If there is such a thing as a typical business owner in Chestnut Hill, George Hobe, owner of an art and antiques shop at 8407 Germantown Ave., is not it.
If there is such a thing as a typical business owner in Chestnut Hill, George Hobe, owner of an art and antiques shop at 8407 Germantown Ave., is not it. In fact, he sticks out like a vegan at a hunters' convention. As a seven-year-old growing up with five siblings in Upper Saddle River, N.J., Hobe became a “dumpster diver” in the back of supermarkets after his father lost his job with the National Aeronautics & Space Administration (NASA) following the moon landing in 1969.
“I am not ashamed to admit my father would pick me up and drop me into a dumpster in back of a supermarket to pick out food that had been thrown in there,” Hobe said. “Someone on the street recently referred to me as a 'trust fund baby.' I don't know why, but nothing could be further from the truth.”
Hobe flunked out of Bergen County Community College in 1980 after one year because when final exams were being held, Hobe was following the Grateful Dead, seeing nine shows in 14 days. “Overall,” he said, “I saw 90 of their live shows, but after Jerry Garcia died, I had no desire to see them anymore.”
Hobe then decided to try his hand as a chef, so he went to the Philadelphia Restaurant School in 1983 and '84. He graduated and then worked for a succession of area restaurants: A Slice of Heaven, a bakery in Chestnut Hill; Murphy's Bar & Grille in Market Square and Marabella's, owned by former Chestnut Hill resident Gabe Marabella. In each case, however, Hobe lasted only three weeks before being fired. “They all said I was too slow,” he said, “so I knew that career was not for me.”
Hobe then caught a break. He met Marie Colette, an artist from France who owned an art/antique business in Chestnut Hill. He began painting furniture for her, and they also began a romantic relationship, although she was 38 and he was 22. The relationship continued for 18 years. Colette, once a constant presence on the 8400 block of Germantown Avenue with her frisky Chihuahuas, is now back living in France.
Apparently, Hobe learned enough from Colette and from his own research and travels that he found his niche in buying and selling art and antiques, becoming a sort of “Antiques Roadshow” maven. For example, in 1997, he saw a painting that appealed to him in a stamp-and-coin shop in the Lawndale section of the Northeast. It had been brought to this country by German immigrants in 1898. Hobe paid less than $100 for it, and two months later he sold it for $20,000!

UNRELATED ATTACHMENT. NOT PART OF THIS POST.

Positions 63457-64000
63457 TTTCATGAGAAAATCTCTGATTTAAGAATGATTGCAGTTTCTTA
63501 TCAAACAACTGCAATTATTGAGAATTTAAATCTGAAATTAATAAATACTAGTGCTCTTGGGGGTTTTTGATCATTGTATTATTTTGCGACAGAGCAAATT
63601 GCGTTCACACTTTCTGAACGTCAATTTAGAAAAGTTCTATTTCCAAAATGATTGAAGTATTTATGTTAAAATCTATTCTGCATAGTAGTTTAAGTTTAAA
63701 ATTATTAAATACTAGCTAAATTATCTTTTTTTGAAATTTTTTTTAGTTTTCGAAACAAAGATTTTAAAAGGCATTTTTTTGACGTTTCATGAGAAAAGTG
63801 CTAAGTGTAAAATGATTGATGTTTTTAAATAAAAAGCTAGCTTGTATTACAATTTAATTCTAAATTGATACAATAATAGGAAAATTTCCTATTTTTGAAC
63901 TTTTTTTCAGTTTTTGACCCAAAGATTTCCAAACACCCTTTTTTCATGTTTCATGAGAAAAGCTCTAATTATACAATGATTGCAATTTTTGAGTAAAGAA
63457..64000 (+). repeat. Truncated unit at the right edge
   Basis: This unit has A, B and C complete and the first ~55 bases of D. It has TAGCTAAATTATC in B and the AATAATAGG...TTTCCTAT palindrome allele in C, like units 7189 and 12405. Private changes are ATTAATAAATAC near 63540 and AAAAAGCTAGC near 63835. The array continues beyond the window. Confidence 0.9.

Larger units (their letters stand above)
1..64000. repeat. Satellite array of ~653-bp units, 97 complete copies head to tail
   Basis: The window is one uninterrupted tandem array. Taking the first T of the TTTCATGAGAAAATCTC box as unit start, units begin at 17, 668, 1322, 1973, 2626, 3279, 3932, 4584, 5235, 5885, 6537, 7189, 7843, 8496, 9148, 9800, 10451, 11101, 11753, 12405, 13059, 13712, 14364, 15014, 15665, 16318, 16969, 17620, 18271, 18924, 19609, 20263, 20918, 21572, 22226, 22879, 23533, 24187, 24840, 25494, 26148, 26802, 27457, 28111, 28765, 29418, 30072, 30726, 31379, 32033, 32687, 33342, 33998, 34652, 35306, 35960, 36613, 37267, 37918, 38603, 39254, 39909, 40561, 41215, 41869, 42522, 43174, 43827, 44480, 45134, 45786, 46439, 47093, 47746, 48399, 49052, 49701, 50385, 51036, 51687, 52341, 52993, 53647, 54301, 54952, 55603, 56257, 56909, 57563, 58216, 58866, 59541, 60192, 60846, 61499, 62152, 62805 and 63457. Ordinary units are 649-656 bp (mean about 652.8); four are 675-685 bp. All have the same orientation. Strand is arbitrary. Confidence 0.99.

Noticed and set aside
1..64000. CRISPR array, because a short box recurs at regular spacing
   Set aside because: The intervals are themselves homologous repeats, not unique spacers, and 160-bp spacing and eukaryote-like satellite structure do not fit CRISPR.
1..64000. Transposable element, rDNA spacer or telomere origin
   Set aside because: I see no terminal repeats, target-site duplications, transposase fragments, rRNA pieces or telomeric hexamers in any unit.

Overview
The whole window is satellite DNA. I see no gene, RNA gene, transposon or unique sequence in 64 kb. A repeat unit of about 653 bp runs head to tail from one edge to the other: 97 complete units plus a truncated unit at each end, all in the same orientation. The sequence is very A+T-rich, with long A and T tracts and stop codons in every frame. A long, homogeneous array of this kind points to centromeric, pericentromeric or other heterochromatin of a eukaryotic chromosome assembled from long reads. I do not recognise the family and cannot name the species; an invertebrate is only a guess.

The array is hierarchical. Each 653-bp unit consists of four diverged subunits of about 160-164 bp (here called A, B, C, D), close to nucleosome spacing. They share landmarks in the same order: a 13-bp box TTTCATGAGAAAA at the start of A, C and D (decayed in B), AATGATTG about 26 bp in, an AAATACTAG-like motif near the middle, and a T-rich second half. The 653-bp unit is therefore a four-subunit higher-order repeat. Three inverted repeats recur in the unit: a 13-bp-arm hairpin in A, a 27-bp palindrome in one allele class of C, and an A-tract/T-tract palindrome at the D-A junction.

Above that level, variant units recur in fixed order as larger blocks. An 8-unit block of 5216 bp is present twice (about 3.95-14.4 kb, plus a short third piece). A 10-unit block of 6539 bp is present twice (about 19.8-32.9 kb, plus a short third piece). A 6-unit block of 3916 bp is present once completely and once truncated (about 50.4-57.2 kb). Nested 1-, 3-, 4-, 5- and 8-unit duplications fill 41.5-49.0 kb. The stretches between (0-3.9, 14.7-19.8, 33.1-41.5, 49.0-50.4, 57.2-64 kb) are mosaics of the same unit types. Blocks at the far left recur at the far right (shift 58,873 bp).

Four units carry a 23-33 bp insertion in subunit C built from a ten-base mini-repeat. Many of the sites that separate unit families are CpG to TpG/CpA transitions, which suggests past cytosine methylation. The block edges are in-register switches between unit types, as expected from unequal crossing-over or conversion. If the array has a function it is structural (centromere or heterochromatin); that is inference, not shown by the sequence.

“With that money,” he explained, “I was able to buy a place on an island off the coast of France, which I still have. I visit it as often as possible... I have been told that you only get one of those windfalls in a career, but that turned out not to be true.
“On Sept. 11, 2001 (9/11), a man came into the shop with a painting to sell. I gave him $50 for it. It was a watercolor, 14 by 10 inches. Later I discovered a signature that was hidden by flowers in the right corner. It was by Charles Demuth (1883-1935), painted in 1933. He was a very well known watercolorist from Lancaster County.”
After learning its provenance, Hobe was able to get Sotheby's, the world's largest broker of fine art, antiques, jewelry and collectibles, to put up the painting for auction. The painting sold for $200,000!
“When they sent me a check,” Hobe said, “I waited for five hours to open it. I knew it would change my life. The check, after Sotheby's took out their commission, was for $186,400! Although I did not have to, I gave $15,000 to the man who had sold me the painting for $50… I never go to casinos. This store is my lottery.”
Hobe, who opened his own Chestnut Hill shop in 1988, was able to purchase the building that houses his shop, thanks to the auction windfall. He now specializes in oil paintings from 1780 to 1950 from around the world, with an emphasis on European and American schools. Hobe provides appraisal and restoration services including repairs, cleaning, canvas stretching, and reframing. The shop is reminiscent of Charles Dickens' “Old Curiosity Shop,” every inch chockablock with strange, odd, fascinating objects of all sizes, and Hobe has a compelling or humorous story to accompany each one.
To quote Henry David Thoreau, the offbeat Hobe moves to the beat of a different drummer. For example, the phone number on his awning and website has been out of service for four years. (Ditto the email address.)
But if you visit yelp.com, the nation's largest website for consumer reviews of retail businesses, you will find nothing but five-star reviews of his shop. For example, Karen V., of Glenside, writes: “He is one of the most honest dealers you will ever find and incredibly friendly and helpful. You never know what you will find in his shop.”
Nico B., of Mt. Airy, posted: “Not only will you love the eclectic selection of items, but you will leave with a smile on your face. Mr Hobe's integrity, intelligence and kindness leave a lasting impression, regardless of whether you decide to purchase an item or not.”
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